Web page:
In Varsha Sanjay Shinde & Anr. v. Society of Friends of the Sassoon Hospital and others, The BombayHigh Court held that once a child is accepted by an Oversees couple after the proper process has been followed, the same child cannot be shown to other Indian parents and that these Indian parents can then claim no right or privilege to obtain the child merely because they are Indian parents and they should be given preference over Overseas Indians and Foreign Couples.While the key issues were settled the Court held the petition pending in order to see the Court's compliance with directions to give the child to the Indian Overseas Couple and to ensure that the Indian Parents (Petitioners) also get a child promptly.


Therefore, the Court set out the following recommendations for in-country and inter-country adoptions in accordance with the 2011 Recommendations:

1. All the organizations concerned viz RIPA, Specialist Adoption Agencies, SARA, ARC, AFAA to follow the 2011 Guidelines carefully.

2. Although there is no particular number stated in the Guidelines as to the number of Indian parents to whom the child should be shown, the child should be shown to as many Indian parents as possible within a span of 3/4 weeks and, second, the child should be shown to only one parent at a time and not to multiple parents as has been done in the present case.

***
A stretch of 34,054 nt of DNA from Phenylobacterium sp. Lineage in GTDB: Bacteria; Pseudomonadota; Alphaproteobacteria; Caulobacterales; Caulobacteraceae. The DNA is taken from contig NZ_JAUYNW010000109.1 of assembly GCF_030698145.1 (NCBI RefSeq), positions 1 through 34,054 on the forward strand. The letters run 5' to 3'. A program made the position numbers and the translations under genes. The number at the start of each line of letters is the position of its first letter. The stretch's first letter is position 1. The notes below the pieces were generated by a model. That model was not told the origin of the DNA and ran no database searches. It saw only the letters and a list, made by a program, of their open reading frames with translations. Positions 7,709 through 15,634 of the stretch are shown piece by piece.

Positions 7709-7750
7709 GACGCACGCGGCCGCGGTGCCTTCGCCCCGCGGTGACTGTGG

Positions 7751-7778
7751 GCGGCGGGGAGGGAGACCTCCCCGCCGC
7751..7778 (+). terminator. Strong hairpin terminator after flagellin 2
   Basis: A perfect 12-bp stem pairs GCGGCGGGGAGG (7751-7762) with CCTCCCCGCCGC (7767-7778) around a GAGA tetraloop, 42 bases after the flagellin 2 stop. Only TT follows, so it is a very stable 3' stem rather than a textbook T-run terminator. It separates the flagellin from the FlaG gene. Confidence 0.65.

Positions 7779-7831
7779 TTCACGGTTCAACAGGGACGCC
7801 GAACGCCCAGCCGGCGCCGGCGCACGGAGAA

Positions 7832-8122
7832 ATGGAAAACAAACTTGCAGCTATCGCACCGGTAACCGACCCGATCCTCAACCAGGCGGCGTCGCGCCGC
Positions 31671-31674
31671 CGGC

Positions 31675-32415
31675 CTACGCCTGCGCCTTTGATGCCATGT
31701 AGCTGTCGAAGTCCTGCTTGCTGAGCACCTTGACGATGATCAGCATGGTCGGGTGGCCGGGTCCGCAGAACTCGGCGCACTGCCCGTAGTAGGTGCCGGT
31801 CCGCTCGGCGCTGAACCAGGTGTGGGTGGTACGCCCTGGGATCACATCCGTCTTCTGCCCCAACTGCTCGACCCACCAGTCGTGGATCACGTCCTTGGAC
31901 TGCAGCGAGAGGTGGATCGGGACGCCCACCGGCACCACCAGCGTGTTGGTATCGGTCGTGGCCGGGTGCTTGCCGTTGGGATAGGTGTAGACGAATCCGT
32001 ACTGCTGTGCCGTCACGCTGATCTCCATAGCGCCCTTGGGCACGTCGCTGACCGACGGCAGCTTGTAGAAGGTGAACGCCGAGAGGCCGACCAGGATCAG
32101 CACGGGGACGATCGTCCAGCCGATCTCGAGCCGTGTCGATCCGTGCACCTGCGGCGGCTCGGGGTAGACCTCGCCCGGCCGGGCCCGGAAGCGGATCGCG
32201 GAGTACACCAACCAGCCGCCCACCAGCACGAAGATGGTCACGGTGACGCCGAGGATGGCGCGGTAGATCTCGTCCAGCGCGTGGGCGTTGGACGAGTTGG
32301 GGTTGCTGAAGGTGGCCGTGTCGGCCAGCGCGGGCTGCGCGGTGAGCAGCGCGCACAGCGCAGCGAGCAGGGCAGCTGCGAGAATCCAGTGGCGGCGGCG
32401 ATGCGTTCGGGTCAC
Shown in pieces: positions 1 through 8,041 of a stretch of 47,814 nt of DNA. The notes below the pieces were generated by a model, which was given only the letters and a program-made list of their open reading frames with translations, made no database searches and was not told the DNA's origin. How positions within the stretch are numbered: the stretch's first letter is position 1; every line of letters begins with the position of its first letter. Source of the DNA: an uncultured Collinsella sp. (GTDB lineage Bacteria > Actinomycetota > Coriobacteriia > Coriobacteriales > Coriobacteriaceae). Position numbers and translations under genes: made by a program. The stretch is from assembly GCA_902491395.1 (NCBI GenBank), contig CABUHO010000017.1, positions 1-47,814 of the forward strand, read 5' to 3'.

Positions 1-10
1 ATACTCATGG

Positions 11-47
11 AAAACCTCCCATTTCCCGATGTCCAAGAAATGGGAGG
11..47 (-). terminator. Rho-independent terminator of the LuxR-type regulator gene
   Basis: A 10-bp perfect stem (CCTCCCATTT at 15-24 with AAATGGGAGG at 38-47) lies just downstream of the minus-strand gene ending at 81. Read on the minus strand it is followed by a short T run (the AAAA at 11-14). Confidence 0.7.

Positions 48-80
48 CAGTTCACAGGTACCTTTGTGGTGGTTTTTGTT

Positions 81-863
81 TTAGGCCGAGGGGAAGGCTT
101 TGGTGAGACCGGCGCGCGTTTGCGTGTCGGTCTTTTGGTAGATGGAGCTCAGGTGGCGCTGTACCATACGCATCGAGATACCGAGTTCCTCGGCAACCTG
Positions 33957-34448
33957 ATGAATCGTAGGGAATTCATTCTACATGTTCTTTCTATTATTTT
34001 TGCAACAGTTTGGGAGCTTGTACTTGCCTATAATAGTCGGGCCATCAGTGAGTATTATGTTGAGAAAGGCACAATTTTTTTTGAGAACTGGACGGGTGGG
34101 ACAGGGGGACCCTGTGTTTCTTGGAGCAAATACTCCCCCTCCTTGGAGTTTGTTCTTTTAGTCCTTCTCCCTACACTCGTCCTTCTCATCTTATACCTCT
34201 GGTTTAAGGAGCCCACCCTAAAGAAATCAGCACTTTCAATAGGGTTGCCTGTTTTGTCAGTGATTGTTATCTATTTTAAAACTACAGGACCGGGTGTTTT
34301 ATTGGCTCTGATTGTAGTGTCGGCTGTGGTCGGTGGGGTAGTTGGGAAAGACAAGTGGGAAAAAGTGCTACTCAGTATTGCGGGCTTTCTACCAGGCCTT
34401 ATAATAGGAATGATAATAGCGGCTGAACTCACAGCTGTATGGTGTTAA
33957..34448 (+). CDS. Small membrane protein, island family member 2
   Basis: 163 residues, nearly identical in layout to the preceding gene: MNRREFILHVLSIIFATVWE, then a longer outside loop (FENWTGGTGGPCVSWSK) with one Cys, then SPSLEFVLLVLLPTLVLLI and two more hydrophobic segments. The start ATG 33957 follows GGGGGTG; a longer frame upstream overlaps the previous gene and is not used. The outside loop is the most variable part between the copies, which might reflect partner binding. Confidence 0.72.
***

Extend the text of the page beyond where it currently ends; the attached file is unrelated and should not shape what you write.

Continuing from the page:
3. Only if, because of their knowledge, the child is not approved by Indian parents and the Adoption Agencies come to the conclusion that the child is unlikely to be taken by Indian parents upon adoption should it be revealed to foreign parents in that situation.

4. When the child is shown to the foreign parents, the list of priorities listed in the said Guidelines should be shown.

5. ARC and SARA will operate in cooperation with CARA, the Central Nodal Agency, not in dispute.